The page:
In change management is becoming more widespread the knowledge that when challenges are complex, hard to identify and require “no one size fit all” solution usually it requires adaptive change. Adaptive change has become part of the language and jargon of leadership and change management, but do we actually know what does it mean why it matters?
Adaptive change requires us to modify our approaches to work and therefore it usually requires the involvement of an entire group or even the entire organization, including collective action continuous learning and experimentation to determine the best solution.
As a result, adaptive change is all about how humans change, adapt and make decisions. Many times, as a result of the necessary adaptive change people are losing their expertise, status and often push out of their comfort zone. In the meantime, important decisions can be made under threat or bias (usually an unconscious threat and bias we are not aware of) that can lead to poor performance or even not being able to achieved the desire goals.
Neuroscience enable us to understand how our brain perceive change and most importantly is giving us insights about WHAT WE CAN DO to more efficiently manage the process of decision making and adaptation to change to achieve the desired results.
Neuroscience for change is becoming more and more a must to have skill and a qualification that all leaders and change managers should be learning and practicing. For example, neuroscience for change provide us with simple every day strategies we can implement to deal with fear, lack of engagement and cynicism as result of losing expertise. The creation of small habits within the team such as providing the right information at the right time, celebration small progress or encouraging learning from mistakes can make a huge difference how people facing change adapt to constant change and make better decisions.
It is all about very simple understanding how to work with people’s neurobiology in our side rather than against us and to “hack” the brain to do so in a practical way.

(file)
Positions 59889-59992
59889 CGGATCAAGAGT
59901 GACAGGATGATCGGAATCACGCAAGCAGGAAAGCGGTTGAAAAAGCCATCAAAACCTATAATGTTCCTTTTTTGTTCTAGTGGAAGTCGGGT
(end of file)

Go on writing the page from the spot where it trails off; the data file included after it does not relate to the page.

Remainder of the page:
Artificial Intelligence, on the other hand, excels in processing vast amounts of data, identifying patterns, and making predictions. In the context of change management, AI can analyze large datasets to understand HOW TO implement strategies effectively. By crunching numbers and recognizing trends, AI can provide actionable recommendations, optimize change implementation plans, and even predict potential roadblocks. For instance, AI algorithms can assess past change initiatives, identify successful patterns, and recommend specific approaches for the current change process, thus guiding the practical implementation steps.
By combining the insights from neuroscience (the “what to do”) and the computational capabilities of AI (the “how to do it”), organizations can develop comprehensive, data-driven, and emotionally intelligent change management strategies. This integration enhances the decision-making process, making change initiatives not only effective but also tailored to the specific emotional and cognitive needs of the employees, ultimately leading to higher success rates in change adoption.
Want to learn more about Neuroscience for Change? You can be one of the first leaders or practitioners to obtain the new certification in Neuroscience for Change accredited by a professional body, APMG.
Register: Neuroscience for change certification
About the author: Tibisay Vera is a neuroscientist, the author of PEPE© model and the Co-creator of Neuroscience for Change certification. https://pepeneuroscience.com/ . She is also the founder of Sparking Performance, a neuroscience-based consultancy for managing change and the Director in UK of the International Academy of Neuroscience and Education.
Tibisay Vera has a MSc in Clinical Neuroscience with more than 20 years change management experience.